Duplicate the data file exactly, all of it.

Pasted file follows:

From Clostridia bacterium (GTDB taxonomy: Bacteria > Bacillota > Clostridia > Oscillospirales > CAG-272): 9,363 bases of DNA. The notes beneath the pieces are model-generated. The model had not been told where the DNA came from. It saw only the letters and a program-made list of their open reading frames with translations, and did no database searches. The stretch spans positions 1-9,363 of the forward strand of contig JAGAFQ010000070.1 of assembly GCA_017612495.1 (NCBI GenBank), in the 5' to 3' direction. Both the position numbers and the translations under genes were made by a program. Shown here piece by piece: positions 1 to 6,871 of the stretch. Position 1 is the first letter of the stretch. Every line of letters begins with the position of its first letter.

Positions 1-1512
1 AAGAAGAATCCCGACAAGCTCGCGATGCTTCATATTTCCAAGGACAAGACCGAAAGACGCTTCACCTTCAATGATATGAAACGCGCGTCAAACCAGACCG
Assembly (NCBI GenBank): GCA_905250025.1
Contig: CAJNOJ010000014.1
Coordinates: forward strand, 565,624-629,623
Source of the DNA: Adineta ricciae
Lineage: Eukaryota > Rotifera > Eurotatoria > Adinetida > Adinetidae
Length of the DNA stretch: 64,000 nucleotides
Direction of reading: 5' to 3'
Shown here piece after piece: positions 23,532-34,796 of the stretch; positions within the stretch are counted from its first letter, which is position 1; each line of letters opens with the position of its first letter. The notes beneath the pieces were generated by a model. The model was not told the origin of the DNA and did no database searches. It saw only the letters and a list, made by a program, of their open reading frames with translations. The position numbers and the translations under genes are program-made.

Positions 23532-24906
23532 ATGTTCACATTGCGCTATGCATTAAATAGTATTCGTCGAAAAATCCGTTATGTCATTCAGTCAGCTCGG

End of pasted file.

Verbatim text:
From Clostridia bacterium (GTDB taxonomy: Bacteria > Bacillota > Clostridia > Oscillospirales > CAG-272): 9,363 bases of DNA. The notes beneath the pieces are model-generated. The model had not been told where the DNA came from. It saw only the letters and a program-made list of their open reading frames with translations, and did no database searches. The stretch spans positions 1-9,363 of the forward strand of contig JAGAFQ010000070.1 of assembly GCA_017612495.1 (NCBI GenBank), in the 5' to 3' direction. Both the position numbers and the translations under genes were made by a program. Shown here piece by piece: positions 1 to 6,871 of the stretch. Position 1 is the first letter of the stretch. Every line of letters begins with the position of its first letter.

Positions 1-1512
1 AAGAAGAATCCCGACAAGCTCGCGATGCTTCATATTTCCAAGGACAAGACCGAAAGACGCTTCACCTTCAATGATATGAAACGCGCGTCAAACCAGACCG
Assembly (NCBI GenBank): GCA_905250025.1
Contig: CAJNOJ010000014.1
Coordinates: forward strand, 565,624-629,623
Source of the DNA: Adineta ricciae
Lineage: Eukaryota > Rotifera > Eurotatoria > Adinetida > Adinetidae
Length of the DNA stretch: 64,000 nucleotides
Direction of reading: 5' to 3'
Shown here piece after piece: positions 23,532-34,796 of the stretch; positions within the stretch are counted from its first letter, which is position 1; each line of letters opens with the position of its first letter. The notes beneath the pieces were generated by a model. The model was not told the origin of the DNA and did no database searches. It saw only the letters and a list, made by a program, of their open reading frames with translations. The position numbers and the translations under genes are program-made.

Positions 23532-24906
23532 ATGTTCACATTGCGCTATGCATTAAATAGTATTCGTCGAAAAATCCGTTATGTCATTCAGTCAGCTCGG